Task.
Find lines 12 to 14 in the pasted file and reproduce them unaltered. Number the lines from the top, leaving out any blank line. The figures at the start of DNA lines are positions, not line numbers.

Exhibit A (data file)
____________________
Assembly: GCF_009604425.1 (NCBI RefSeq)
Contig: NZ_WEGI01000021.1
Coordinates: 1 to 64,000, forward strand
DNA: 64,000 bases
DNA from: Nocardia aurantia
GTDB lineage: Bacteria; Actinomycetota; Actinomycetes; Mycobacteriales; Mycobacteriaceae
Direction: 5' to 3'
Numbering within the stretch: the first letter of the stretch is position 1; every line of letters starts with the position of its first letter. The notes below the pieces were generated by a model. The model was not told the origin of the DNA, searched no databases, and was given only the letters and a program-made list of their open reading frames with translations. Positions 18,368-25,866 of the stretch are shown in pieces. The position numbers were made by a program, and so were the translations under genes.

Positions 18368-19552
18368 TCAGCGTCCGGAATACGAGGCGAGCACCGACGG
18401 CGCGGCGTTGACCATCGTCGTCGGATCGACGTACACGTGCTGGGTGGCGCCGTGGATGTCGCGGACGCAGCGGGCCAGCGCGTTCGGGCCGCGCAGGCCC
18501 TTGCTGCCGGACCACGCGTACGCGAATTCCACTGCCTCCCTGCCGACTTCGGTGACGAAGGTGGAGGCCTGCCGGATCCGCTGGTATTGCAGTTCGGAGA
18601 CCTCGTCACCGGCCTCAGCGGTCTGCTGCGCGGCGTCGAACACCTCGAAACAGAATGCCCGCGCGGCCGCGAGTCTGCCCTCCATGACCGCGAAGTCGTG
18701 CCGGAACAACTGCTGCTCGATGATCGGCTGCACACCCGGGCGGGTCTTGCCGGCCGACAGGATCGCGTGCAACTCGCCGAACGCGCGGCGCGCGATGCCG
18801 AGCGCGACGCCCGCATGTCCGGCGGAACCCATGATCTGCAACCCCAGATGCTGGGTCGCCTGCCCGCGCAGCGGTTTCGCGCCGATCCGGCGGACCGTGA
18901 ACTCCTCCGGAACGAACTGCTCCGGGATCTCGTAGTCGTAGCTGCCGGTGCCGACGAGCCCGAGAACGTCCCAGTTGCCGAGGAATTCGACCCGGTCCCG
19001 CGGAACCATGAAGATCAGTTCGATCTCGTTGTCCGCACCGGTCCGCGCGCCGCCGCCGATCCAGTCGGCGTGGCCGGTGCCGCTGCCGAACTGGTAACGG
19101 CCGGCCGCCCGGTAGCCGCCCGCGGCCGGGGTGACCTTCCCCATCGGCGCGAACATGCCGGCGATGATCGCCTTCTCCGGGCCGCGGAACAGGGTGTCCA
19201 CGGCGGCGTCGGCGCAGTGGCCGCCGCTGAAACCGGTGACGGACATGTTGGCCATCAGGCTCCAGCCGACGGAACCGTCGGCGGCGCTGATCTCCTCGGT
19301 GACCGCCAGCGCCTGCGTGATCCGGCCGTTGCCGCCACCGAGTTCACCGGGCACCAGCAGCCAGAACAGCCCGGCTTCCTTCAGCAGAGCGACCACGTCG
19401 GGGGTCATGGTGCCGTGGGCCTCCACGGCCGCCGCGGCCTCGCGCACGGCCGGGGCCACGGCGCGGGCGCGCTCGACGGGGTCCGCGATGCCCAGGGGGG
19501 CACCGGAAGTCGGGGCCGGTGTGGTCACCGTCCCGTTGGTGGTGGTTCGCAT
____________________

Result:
18501 TTGCTGCCGGACCACGCGTACGCGAATTCCACTGCCTCCCTGCCGACTTCGGTGACGAAGGTGGAGGCCTGCCGGATCCGCTGGTATTGCAGTTCGGAGA
18601 CCTCGTCACCGGCCTCAGCGGTCTGCTGCGCGGCGTCGAACACCTCGAAACAGAATGCCCGCGCGGCCGCGAGTCTGCCCTCCATGACCGCGAAGTCGTG
18701 CCGGAACAACTGCTGCTCGATGATCGGCTGCACACCCGGGCGGGTCTTGCCGGCCGACAGGATCGCGTGCAACTCGCCGAACGCGCGGCGCGCGATGCCG